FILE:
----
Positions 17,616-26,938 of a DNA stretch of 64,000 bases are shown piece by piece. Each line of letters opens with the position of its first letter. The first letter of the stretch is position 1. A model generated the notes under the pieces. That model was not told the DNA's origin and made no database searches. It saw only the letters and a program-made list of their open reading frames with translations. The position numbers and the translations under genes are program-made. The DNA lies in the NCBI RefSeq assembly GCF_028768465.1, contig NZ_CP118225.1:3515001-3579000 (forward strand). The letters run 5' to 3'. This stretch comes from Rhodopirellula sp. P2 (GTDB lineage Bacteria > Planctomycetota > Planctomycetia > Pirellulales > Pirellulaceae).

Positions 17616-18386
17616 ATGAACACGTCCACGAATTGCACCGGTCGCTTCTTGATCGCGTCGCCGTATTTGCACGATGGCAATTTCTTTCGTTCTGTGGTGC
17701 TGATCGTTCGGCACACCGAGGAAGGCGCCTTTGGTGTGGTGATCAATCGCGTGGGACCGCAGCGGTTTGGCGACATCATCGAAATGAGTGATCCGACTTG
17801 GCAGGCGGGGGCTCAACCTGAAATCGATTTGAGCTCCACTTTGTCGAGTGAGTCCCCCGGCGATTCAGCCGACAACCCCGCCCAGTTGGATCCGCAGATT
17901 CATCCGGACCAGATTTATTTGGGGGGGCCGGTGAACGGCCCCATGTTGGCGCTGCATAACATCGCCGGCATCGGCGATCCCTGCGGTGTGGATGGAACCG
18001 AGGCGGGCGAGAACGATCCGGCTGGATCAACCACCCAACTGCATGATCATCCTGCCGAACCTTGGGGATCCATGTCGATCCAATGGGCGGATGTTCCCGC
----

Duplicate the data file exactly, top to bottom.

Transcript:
Positions 17,616-26,938 of a DNA stretch of 64,000 bases are shown piece by piece. Each line of letters opens with the position of its first letter. The first letter of the stretch is position 1. A model generated the notes under the pieces. That model was not told the DNA's origin and made no database searches. It saw only the letters and a program-made list of their open reading frames with translations. The position numbers and the translations under genes are program-made. The DNA lies in the NCBI RefSeq assembly GCF_028768465.1, contig NZ_CP118225.1:3515001-3579000 (forward strand). The letters run 5' to 3'. This stretch comes from Rhodopirellula sp. P2 (GTDB lineage Bacteria > Planctomycetota > Planctomycetia > Pirellulales > Pirellulaceae).

Positions 17616-18386
17616 ATGAACACGTCCACGAATTGCACCGGTCGCTTCTTGATCGCGTCGCCGTATTTGCACGATGGCAATTTCTTTCGTTCTGTGGTGC
17701 TGATCGTTCGGCACACCGAGGAAGGCGCCTTTGGTGTGGTGATCAATCGCGTGGGACCGCAGCGGTTTGGCGACATCATCGAAATGAGTGATCCGACTTG
17801 GCAGGCGGGGGCTCAACCTGAAATCGATTTGAGCTCCACTTTGTCGAGTGAGTCCCCCGGCGATTCAGCCGACAACCCCGCCCAGTTGGATCCGCAGATT
17901 CATCCGGACCAGATTTATTTGGGGGGGCCGGTGAACGGCCCCATGTTGGCGCTGCATAACATCGCCGGCATCGGCGATCCCTGCGGTGTGGATGGAACCG
18001 AGGCGGGCGAGAACGATCCGGCTGGATCAACCACCCAACTGCATGATCATCCTGCCGAACCTTGGGGATCCATGTCGATCCAATGGGCGGATGTTCCCGC